Publisher: Random House Audio
Edition: audiobook and eGalley
Reader: Adenrele Ojo - excellent job
Setting: Mississippi
Source: Library and NetGalley
Date Completed: July/2012
Rating: 4.5/5
Recommend: yes
 
What did I think about "The Healing", by Jonathan O'Dell? 
 
What a great story! -- strong memorable characters, beautiful writing and rich in period detail.
 
The story begins in 1933 with an old woman named Granada  (called Gran-Gran in her later years) thinking back on her childhood when she lived on a plantation back in the mid-1800s. She was born to a slave woman, and was taken from her mother as a newborn by the Satterfield plantation mistress, Amanda after the couple had lost their own baby to cholera. The mental state of the mistress had changed after the death of her own child, and she became somewhat of a laughing stock to those around her. She dressed Granada in the fancy clothes of her dead child and showed her off to visitors by parading her around in the same way she handled her pet monkey, Daniel Webster.
 
When Granada was about 12 years-old,  a woman by the name of Polly Schine joined the Satterfields after a plague has taken the lives of many of the plantation's slaves. Part Indian and part Black, Polly is a mystical woman who is not only a midwife but believed to have the power to "heal" as well.  Mr. Satterfield acquired her from the same slave owner as Granada, and pays $5,000 for Polly, hoping that her "healing" powers will help the family fend off further loss of life. 
 
For the previous 12 years prior to Polly's arrival, Granada had been sheltered and becomes a bit of a snob as a result of her mistresses ways. Polly sees something special in Granada and believes she has special healing powers as well, and she wants to teach her not only about healing, but also about freedom, and having and using the power within ourselves in a way that will help others.  Understandably, Granada was torn between remaining at the big house where she had been comfortable and going off with Polly to the hospital which is being built on the plantation.
 
Polly Shine was an amazing character -- powerful, caring, respected by some and feared by others. Her relationship with Granada developed into something special.  Although the story wasn't perfect (the ending seemed a bit rushed), it was one of those books where the characters remain vivid even several weeks after finishing the book.  It's a beautiful example of individuals rising above their difficult circumstances and "healing" despite what they may have endured. I was totally captivated by this beautiful story.  The audio version is terrific -- such a wonderful reader.
 
4.5/5 stars

Tuesday, July 24, 2012

First Chapter First Paragraph Tuesday Intros



I'm semi-unplugged for a few weeks, but  as host of First Chapter First Paragraph Tuesday Intros, I will still be posting on Tuesdays the intros of a book I am reading or thinking about reading. 

Feel free to join in by posting the opening paragraph (sometimes maybe a few ) of a book you decided to read based on the opening paragraph (s). Grab the banner and play along. I am actually listening to the audio of this one, but have the eGalley as well. (Holter Graham is a the audio reader and he is fantastic. It is an addictive read).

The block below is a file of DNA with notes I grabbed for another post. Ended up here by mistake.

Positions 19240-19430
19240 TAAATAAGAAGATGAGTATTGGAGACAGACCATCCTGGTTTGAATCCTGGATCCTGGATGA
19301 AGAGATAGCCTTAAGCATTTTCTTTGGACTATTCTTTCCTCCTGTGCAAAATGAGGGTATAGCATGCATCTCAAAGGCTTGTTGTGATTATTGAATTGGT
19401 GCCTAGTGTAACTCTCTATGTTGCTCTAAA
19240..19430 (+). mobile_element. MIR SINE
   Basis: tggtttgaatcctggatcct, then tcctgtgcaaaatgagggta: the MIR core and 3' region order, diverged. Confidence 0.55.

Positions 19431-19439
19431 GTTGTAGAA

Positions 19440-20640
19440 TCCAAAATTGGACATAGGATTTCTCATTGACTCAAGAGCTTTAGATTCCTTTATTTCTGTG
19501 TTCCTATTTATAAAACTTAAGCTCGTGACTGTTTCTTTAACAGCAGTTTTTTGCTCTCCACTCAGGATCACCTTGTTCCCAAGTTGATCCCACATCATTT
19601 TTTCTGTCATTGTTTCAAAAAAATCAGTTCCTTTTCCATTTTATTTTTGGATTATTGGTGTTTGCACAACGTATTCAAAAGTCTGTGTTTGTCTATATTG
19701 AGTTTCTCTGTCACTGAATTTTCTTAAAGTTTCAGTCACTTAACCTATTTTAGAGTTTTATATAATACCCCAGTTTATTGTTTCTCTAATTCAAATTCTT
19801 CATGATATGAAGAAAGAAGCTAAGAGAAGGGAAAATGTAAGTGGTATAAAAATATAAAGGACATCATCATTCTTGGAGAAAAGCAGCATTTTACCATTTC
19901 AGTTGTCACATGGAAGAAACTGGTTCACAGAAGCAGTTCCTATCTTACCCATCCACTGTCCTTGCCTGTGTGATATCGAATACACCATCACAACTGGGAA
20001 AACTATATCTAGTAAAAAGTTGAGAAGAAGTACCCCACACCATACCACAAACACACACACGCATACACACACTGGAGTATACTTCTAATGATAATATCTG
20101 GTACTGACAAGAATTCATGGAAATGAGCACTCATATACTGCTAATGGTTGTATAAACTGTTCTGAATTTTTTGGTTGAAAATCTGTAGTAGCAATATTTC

"FIRST I'LL TELL YOU ABOUT THE ROBBERY OUR PARENTS COMMITTED. Then about the murders which happened later. The robbery is the more important part, as it served to set my and my sister's lives on the courses they eventually followed. Nothing would make sense without that being told first.

Our parents were the least likely two people in the world to rob a bank. They weren't strange people, not obviously criminals. No one would have thought they were destined to end up like they did. They were just regular --although, that kind of thinking became null and void the moment they did rob a bank."

Would you read on?

Sunday, July 22, 2012

Unwinding ~ Relaxing ~ Unplugging


I've been spending way too much time on the computer this summer, so I decided to relax, refresh, and spend time enjoying other things for the remainder of the summer.  Hope to post some periodic updates now and then through Labor Day.  (I hope you understand)

Hope you enjoy the rest of your summer as well.

Saturday, July 21, 2012

Saturday Snapshot




Saturday Snapshot

Photos can be old or new, and be of any subject as long as they are clean and appropriate for all eyes to see. How much detail you give in the caption is entirely up to you. Please don't post random photos that you find online.

I think the squirrels are planning for a severe winter.


Thursday, July 19, 2012

A Grown-Up Kind of Pretty; Joshilyn Jackson



Author:  Joshilyn Jackson 
Publication Year: 2012 
Publisher: Hachette Audio Books 
Edition: audiobook / ARC
Reader: (author) - excellent job 
Source: Library 
Date Completed: July/2012
Rating: 5/5
Recommend: yes

By looking at the cover of this novel and the title for that matter, a reader not familiar with Joshilyn Jackson's previous novels might imagine that this book is a light, fluff-filled southern tale --- but that reader would be wrong.